Imagining what he would be when he grew up, Trevor Mullard never thought of a career in nursing.
“Nursing has been the greatest thing for me. I never thought I could do some of the things I am doing right now and it’s amazing,” Mullard said.
After graduating from Jamestown High School in 2002, Mullard spent one semester at Jamestown Community College before joining the United States Marine Corps. In addition to basic training and combat training, Mullard attended school and was trained as an aviation support equipment electrician during his five years of military service.
“When I got out, I wasn’t sure exactly what I wanted to do,” Mullard said.
Finding a job in the aviation support field did not go as he had initially hoped, and he worked a few different positions before deciding to pursue a career in nursing.
“My whole family is in the medical field, my mother works as a medical compliance officer, my younger sister is a nurse at Lutheran and my older sister is a nurse at Frewsburg Manor. So I thought, maybe I’ll give nursing a shot,” he said.
Mullard enrolled in the licensed practical nursing program at Erie 2-Chautauqua-Cattaraugus BOCES, and upon completion worked as an LPN at Heritage Village in Gerry, working mainly with residents with Alzheimer’s disease.
“I took care of the same patients for years (while working at Heritage) and they became like family,” Mullard said of his experience. “When patients’ families come to visit, they treat you like family too because they are so appreciative that you are caring for (their loved ones).”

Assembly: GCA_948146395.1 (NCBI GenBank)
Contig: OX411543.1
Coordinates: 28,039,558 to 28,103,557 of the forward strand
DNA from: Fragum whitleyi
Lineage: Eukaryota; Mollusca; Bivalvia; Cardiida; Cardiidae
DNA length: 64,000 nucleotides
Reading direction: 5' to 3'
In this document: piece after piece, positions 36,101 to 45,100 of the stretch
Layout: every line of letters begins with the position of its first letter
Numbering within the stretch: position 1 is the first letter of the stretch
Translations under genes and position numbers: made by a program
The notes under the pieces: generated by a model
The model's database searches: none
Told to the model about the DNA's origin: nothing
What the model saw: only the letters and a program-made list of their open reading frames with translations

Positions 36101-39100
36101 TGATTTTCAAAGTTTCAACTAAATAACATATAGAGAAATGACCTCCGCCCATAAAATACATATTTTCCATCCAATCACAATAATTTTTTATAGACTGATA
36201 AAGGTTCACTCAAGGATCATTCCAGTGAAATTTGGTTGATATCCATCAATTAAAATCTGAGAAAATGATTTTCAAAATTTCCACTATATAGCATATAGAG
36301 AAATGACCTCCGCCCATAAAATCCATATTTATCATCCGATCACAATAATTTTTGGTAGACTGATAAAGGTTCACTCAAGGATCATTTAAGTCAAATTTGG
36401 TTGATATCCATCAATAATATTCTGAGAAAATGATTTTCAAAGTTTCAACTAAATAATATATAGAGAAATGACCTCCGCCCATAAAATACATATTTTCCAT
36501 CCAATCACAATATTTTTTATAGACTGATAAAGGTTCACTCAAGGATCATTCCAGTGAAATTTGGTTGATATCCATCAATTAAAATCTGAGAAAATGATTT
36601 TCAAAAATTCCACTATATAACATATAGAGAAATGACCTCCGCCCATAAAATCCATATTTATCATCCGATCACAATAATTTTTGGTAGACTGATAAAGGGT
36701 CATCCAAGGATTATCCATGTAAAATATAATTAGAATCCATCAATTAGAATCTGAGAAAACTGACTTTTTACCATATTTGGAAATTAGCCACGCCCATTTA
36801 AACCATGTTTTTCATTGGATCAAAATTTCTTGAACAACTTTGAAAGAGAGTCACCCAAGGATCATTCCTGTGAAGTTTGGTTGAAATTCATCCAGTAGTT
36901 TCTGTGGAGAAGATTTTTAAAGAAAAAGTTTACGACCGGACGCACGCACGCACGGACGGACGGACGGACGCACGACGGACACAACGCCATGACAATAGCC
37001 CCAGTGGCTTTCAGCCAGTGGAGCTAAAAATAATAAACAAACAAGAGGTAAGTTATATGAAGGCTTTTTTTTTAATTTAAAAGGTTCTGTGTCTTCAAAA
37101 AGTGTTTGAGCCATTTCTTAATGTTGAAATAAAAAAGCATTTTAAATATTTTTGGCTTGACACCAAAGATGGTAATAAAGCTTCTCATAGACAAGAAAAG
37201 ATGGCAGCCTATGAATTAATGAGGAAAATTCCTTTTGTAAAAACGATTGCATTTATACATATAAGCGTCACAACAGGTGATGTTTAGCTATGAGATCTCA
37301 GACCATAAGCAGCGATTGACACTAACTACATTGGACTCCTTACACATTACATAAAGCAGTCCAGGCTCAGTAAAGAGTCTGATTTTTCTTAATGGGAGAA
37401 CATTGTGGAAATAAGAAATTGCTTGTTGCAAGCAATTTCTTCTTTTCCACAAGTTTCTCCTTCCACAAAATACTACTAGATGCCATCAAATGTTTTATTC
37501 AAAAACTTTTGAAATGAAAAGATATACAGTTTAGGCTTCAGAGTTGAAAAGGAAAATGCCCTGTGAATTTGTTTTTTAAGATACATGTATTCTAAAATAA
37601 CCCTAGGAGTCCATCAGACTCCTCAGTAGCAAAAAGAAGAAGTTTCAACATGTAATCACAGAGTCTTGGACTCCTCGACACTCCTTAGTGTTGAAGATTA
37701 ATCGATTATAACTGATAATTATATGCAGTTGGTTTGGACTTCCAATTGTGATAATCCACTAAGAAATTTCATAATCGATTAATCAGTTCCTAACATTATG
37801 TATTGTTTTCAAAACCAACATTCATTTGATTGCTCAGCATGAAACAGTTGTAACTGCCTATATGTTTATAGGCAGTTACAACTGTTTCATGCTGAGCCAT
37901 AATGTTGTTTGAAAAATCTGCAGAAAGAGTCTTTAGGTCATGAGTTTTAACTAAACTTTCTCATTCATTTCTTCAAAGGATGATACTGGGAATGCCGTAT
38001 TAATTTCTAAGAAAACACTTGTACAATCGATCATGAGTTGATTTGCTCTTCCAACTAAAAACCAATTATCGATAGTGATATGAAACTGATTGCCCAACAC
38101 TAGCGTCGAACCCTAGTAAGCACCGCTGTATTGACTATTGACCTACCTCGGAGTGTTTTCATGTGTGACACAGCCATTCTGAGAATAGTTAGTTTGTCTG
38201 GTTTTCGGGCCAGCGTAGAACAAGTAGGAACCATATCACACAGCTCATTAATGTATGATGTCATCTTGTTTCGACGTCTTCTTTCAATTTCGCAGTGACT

After a few years of working at Heritage, Mullard decided to continue his nursing education and was accepted into the Registered Nursing program at Jamestown Community College.
“As a smaller community college, the faculty and staff at JCC really were able to work with us one on one and I got a lot of great feedback and experiences while I was there. It’s a great program,” he said.
For students considering a career in nursing, Mullard is emphatically supportive.
“Nursing is the most rewarding field (a student) can go into and they will never be out of a job,” he said. “Nurses are in such high demand right now, it’s hard to fill positions. There will always be people who are sick and they need to be cared for by somebody.”
Since graduating in May 2015, Mullard has worked as a Registered Nurse at WCA Hospital in the Cardiac Care Unit, a huge change from his career in the Marine Corps, but one he would not trade for anything.
“I love what I do,” he said. “You are right in the middle of someone else’s life, helping them and every day you are making a difference.”
This feature is part of a series focusing on residents who have received scholarships from the Chautauqua Region Community Foundation and have moved back to or remained in, the area to live and work. If you, or someone you know, received a scholarship from the Community Foundation and would like to be featured, contact Sarah Shelters at 661-3390 or firstname.lastname@example.org.
The Community Foundation is now accepting scholarship applications for the 2016-2017 school year. To qualify, students must have graduated from a Chautauqua County high school. Scholarships are offered to undergraduate and graduate students studying a variety of subjects and vocations at two-year or four-year colleges or universities.